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In his book, Science and Secrets of Early Medicine, Jürgen Thorwald writes about the script of the Mohenjo-Daro and Harappa civilizations: (in rough translation)

Seals, bronze plaques and clay shells show that the inhabitants of the Indus state had their own script, which was a pictorial script, just the earliest scripts at the Nile and in Mesopotamia. (...) Undoubtedly, there used to exist a lot of writings created using this script. However, while Egyptians used papirus and the Mesopotamians used clay tablets for writing, the ancient Indians used cotton and perhaps also tree bark. No one knows it for sure, because the tropical climate probably destroyed everything that the former libraries and archives contained. Since all written documents were destroyed, our knowledge of the culture of the Indus valley civilization relies on archeological findings.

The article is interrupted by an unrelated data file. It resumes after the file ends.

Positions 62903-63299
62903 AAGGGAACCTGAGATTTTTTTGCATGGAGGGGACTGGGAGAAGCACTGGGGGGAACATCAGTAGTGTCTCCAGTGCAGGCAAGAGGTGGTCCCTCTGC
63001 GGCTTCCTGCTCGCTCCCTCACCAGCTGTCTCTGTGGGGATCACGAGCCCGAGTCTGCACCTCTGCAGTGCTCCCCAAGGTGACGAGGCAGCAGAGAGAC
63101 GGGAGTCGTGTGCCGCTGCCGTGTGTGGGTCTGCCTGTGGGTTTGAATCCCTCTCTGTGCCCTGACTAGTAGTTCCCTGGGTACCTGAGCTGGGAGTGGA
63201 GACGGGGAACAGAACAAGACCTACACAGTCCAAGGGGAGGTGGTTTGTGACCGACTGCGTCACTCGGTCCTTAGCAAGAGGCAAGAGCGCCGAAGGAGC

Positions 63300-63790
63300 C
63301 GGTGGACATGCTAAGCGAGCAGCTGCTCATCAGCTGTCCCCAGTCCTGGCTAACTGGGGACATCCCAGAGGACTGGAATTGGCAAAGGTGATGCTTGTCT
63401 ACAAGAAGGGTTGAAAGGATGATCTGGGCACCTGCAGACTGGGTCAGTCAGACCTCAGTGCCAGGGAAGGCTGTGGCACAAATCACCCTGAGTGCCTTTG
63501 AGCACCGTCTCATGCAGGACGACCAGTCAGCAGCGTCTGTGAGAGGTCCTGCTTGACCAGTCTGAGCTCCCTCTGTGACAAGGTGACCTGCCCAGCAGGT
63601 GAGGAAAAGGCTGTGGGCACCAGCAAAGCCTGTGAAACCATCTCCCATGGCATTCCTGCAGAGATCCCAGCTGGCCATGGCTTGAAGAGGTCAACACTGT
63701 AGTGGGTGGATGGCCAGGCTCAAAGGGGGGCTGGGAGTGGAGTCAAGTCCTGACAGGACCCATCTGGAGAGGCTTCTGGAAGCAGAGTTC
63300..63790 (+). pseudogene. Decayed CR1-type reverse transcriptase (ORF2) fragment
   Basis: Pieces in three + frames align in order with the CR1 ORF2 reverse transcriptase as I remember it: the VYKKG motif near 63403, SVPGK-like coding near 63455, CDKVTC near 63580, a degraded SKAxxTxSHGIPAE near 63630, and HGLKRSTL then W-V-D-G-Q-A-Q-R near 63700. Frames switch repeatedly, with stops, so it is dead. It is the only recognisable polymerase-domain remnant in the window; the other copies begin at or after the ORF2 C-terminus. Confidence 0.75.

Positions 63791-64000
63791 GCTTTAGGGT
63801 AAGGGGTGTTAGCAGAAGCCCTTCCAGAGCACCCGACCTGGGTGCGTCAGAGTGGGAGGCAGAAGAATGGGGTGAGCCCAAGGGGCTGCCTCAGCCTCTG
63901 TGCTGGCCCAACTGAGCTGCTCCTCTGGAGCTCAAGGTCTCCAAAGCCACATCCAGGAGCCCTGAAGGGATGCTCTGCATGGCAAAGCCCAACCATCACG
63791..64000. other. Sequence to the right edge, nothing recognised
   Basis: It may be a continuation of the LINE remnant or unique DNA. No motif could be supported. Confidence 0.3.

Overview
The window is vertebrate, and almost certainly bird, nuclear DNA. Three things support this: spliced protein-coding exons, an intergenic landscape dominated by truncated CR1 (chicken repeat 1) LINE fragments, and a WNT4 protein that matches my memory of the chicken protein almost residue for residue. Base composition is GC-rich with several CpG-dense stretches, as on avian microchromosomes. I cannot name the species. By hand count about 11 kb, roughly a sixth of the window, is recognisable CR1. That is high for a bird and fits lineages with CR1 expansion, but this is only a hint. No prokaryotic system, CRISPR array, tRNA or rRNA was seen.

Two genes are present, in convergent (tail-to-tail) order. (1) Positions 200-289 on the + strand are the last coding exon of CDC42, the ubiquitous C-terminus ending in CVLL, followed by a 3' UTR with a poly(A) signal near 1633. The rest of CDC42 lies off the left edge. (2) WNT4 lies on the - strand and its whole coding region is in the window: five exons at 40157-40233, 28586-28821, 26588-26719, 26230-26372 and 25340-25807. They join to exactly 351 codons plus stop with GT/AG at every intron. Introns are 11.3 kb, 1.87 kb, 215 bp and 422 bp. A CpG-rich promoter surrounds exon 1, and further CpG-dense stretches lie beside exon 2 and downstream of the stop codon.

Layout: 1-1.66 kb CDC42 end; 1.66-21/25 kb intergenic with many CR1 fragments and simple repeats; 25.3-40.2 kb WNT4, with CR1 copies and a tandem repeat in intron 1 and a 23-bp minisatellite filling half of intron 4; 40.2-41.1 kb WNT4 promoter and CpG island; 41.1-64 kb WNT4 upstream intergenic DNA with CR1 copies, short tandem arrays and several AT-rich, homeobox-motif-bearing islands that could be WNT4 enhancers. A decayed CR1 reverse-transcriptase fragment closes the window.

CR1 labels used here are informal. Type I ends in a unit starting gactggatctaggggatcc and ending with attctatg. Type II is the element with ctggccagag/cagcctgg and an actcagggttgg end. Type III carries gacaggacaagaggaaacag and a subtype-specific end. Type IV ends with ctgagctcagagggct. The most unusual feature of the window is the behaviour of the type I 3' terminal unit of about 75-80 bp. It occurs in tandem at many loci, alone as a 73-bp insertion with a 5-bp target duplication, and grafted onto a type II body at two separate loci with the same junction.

(empahsis added)

I was able to confirm that the Indus Valley Civilization had its own writing system and that it was used on seals and pottery. However, none of the resources I found said anything about using cotton or bark as the writing material.

Do we have any reasons to believe that the Indus Valley Civilization had extensive written documents and that they were lost due to the climate and the material used, as the author suggests?

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  • 3
    We have a History site where this might be a better fit. May 5 at 15:51
  • 1
    Feel free to move the question there.
    – marmistrz
    May 5 at 15:55
  • It looks like this book is from 1963. Is there any chance our understanding of the Indus Valley Civilization has changed in the last 60 years? May 5 at 20:23
  • Or archaeology, since your quote says "our knowledge of the culture of the Indus valley civilization relies on archeological findings," May 5 at 20:28

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